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Machine-learning radar closing the gap to operations

Graphic representation for artificial intelligence

For the last several months the 557th Weather Wing has been assisting Massachusetts Institute of Technology / Lincoln Labs by evaluating the operational feasibility for a potentially groundbreaking Machine Learning / Artificial Intelligence capability called Global Synthetic Weather Radar. (Original graphic created by Stefanie Pidgeon)

OFFUTT AIR FORCE BASE, Neb. --

This is the third in a three-part series covering the innovative work by 557th Weather Wing Airmen for the ongoing development efforts into machine-learning for a weather radar depiction across the globe, designated the Global Synthetic Weather Radar (GSWR).

Airmen of the 557th Weather Wing have been participating in and providing qualitative feedback for Massachusetts Institute of Technology Lincoln Laboratory’s cutting-edge machine-learning initiative called Global Synthetic Weather Radar.

GSWR was developed by MIT/LL to provide weather-related predictions where radar sensors are not available.

The concept was originally envisioned for the Federal Aviation Administration as a means to create synthetic radar-like mosaics in areas just offshore of the continental United States with no radar coverage. Air Force leaders recognized the potential and sponsored MIT/LL to produce global radar-like mosaics in regions currently without radar data.

“A huge limitation to our current tactical ground-based weather radar programs are their myopic scope of coverage, which is often restricted further by nearby land features,” said Maj. Daniel Muggelberg, 2d Combat Weather Systems Squadron operations officer. “Ground-based radars require significant logistical and maintenance support to work properly.”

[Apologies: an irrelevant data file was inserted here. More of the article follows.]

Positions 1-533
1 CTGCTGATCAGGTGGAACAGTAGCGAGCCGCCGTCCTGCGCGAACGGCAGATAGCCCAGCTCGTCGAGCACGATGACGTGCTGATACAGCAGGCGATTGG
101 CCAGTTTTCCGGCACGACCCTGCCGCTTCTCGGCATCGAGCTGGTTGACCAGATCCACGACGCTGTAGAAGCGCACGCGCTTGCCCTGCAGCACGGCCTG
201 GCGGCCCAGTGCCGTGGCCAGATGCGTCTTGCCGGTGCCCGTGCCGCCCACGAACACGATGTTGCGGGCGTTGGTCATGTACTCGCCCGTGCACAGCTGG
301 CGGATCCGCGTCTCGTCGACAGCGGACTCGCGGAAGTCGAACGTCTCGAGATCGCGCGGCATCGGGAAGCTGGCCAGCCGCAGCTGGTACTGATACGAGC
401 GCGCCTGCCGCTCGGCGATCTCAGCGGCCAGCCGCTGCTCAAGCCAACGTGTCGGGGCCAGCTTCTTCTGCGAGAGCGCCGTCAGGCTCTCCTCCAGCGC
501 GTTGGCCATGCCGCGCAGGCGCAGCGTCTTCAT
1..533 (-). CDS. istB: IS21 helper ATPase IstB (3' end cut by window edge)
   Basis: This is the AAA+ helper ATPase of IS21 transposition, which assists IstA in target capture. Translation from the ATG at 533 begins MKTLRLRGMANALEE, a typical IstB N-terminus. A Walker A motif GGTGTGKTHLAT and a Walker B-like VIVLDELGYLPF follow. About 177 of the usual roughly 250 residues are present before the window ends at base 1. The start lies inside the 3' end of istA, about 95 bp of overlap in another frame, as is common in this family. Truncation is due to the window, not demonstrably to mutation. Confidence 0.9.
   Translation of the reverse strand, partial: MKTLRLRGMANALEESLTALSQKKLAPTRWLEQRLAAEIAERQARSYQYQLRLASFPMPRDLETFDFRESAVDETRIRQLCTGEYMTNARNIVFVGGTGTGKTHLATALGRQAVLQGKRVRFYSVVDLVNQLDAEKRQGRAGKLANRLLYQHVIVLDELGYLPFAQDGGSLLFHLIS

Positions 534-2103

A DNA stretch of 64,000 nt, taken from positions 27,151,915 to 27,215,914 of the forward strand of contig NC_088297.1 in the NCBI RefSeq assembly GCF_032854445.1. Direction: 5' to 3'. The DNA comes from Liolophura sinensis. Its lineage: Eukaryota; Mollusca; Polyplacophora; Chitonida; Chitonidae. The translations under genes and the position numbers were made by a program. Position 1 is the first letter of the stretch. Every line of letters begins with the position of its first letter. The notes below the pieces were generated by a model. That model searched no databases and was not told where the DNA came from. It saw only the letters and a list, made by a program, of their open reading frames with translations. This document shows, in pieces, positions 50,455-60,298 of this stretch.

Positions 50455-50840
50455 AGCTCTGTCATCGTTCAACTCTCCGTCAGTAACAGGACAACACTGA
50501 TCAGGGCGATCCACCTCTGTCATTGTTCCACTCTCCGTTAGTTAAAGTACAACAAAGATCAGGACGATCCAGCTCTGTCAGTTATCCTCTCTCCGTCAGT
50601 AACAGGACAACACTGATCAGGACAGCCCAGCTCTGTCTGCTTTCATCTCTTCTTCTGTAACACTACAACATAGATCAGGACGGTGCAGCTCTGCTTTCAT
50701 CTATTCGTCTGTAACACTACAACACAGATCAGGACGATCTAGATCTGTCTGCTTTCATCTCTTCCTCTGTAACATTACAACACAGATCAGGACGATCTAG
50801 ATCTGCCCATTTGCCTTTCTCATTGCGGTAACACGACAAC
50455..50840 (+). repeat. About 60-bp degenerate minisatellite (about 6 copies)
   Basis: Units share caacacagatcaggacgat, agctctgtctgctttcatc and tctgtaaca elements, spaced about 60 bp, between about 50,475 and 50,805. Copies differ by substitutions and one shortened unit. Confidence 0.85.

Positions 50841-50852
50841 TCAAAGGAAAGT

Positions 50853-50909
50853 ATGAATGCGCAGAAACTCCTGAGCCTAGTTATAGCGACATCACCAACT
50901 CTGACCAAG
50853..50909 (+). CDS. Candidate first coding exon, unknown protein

The vision for GSWR being expanded to a global capability required the improved ability to remotely sense data via a global sensing network comprised of terrestrial and space-borne sensing systems. Satellite imagery, lightning, rainfall rates and radar reflectivity are just a few of the components that GSWR will use in its mosaic creations. 

It is important to note that the GSWR platform doesn’t replicate the full capabilities of a radar system and therefore isn’t meant to replace radar systems but instead is intended to supplement them. For a variety of reasons, radar systems may not be available in certain regions and this is where the GSWR would be most valuable.

In order to achieve the high standards set by Air Force leaders, the 557th Weather Wing was called upon to provide the substantial amount of data required by the machine-learning GSWR platform and also to confirm the results were suitable for real-world operations.  Although promising, GSWR is not yet ready for operations.

“We anticipate a need for greater involvement in shaping continuous improvement efforts leading to an eventual fielding decision,” said Jeffrey Fries, 1st Weather Group chief of operations, standards and tactics. “We tend to lean on terms like Initial Operational Capability and Full Operational Capability, but they are somewhat dated concepts in an era of machine learning [where systems] have the potential to learn constantly and are paired with continuous integration and delivery of software.”